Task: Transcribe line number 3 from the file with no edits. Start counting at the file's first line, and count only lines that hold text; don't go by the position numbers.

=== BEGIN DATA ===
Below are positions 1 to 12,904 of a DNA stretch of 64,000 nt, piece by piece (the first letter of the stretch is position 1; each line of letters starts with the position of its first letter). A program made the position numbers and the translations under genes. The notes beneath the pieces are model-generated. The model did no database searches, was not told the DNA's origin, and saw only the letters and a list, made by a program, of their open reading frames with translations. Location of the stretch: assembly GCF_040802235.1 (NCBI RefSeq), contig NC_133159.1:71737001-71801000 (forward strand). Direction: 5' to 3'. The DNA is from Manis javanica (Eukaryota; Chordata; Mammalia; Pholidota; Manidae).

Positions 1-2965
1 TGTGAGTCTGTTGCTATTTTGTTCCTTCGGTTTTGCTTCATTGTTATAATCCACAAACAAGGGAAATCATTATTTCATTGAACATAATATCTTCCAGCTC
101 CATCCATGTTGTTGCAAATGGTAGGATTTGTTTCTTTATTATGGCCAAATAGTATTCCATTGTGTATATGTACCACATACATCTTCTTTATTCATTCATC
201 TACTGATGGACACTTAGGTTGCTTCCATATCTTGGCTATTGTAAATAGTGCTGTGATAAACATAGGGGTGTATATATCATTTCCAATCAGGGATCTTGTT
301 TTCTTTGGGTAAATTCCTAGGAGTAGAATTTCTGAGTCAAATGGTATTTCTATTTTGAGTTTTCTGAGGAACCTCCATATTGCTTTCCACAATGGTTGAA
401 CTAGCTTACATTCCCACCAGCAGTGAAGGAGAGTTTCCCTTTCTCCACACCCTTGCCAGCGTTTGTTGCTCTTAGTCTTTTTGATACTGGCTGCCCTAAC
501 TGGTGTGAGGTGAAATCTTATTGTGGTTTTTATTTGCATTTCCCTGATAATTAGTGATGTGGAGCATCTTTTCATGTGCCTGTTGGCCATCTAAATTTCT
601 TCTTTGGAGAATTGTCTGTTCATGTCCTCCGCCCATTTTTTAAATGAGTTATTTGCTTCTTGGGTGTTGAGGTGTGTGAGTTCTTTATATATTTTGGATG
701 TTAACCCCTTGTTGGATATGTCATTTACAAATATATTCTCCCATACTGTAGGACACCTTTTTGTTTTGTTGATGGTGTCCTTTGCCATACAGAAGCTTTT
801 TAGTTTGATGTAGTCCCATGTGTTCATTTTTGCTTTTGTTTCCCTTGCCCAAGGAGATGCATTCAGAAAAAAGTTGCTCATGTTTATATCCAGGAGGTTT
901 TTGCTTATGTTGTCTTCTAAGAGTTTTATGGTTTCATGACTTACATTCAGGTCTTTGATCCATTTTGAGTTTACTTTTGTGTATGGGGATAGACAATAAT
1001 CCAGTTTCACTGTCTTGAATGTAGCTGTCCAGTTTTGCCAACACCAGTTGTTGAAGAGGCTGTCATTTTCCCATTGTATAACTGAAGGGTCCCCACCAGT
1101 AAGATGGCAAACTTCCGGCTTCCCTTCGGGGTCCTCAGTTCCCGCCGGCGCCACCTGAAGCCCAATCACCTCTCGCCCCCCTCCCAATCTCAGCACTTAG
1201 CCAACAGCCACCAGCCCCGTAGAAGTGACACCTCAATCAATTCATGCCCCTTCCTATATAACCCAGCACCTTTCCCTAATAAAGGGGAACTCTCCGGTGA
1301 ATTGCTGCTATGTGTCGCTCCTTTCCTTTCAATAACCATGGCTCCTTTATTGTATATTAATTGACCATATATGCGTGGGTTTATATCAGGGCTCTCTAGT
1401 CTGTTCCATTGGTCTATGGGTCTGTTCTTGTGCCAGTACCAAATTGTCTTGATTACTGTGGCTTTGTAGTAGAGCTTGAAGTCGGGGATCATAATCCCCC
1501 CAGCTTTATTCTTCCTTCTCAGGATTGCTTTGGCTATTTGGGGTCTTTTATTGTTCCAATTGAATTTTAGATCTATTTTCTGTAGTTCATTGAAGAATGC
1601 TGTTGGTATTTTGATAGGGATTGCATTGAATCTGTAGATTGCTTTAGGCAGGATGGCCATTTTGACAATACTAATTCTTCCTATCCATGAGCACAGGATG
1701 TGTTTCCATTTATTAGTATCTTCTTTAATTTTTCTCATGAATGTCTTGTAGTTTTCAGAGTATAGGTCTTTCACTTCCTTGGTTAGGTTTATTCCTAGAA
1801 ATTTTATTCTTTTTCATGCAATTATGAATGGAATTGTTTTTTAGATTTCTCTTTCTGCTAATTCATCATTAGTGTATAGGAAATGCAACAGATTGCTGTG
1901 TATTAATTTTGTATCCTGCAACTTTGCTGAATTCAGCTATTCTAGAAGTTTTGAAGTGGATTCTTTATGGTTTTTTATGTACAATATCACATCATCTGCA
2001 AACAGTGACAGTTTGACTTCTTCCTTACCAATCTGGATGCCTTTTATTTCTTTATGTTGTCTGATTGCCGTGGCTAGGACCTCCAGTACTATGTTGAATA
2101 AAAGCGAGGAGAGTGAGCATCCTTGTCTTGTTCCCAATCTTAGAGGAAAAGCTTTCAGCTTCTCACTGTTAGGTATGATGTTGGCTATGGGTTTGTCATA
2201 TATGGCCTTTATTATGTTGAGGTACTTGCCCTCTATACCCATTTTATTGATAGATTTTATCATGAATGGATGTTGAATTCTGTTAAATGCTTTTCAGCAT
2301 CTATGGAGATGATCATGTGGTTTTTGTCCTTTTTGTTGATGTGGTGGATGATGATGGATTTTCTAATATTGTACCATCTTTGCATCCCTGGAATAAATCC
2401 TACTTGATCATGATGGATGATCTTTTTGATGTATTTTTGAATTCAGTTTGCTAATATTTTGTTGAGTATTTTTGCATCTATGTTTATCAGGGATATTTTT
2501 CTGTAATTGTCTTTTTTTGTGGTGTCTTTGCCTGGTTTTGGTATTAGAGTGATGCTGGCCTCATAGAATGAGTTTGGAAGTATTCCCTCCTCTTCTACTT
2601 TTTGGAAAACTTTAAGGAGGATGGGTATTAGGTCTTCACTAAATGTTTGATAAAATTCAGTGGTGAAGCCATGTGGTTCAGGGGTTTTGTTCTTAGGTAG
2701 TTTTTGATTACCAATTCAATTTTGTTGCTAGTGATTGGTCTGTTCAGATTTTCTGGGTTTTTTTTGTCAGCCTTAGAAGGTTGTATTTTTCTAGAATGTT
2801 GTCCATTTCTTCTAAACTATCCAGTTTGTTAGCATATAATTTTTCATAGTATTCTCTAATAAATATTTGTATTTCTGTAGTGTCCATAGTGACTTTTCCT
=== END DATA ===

1 TGTGAGTCTGTTGCTATTTTGTTCCTTCGGTTTTGCTTCATTGTTATAATCCACAAACAAGGGAAATCATTATTTCATTGAACATAATATCTTCCAGCTC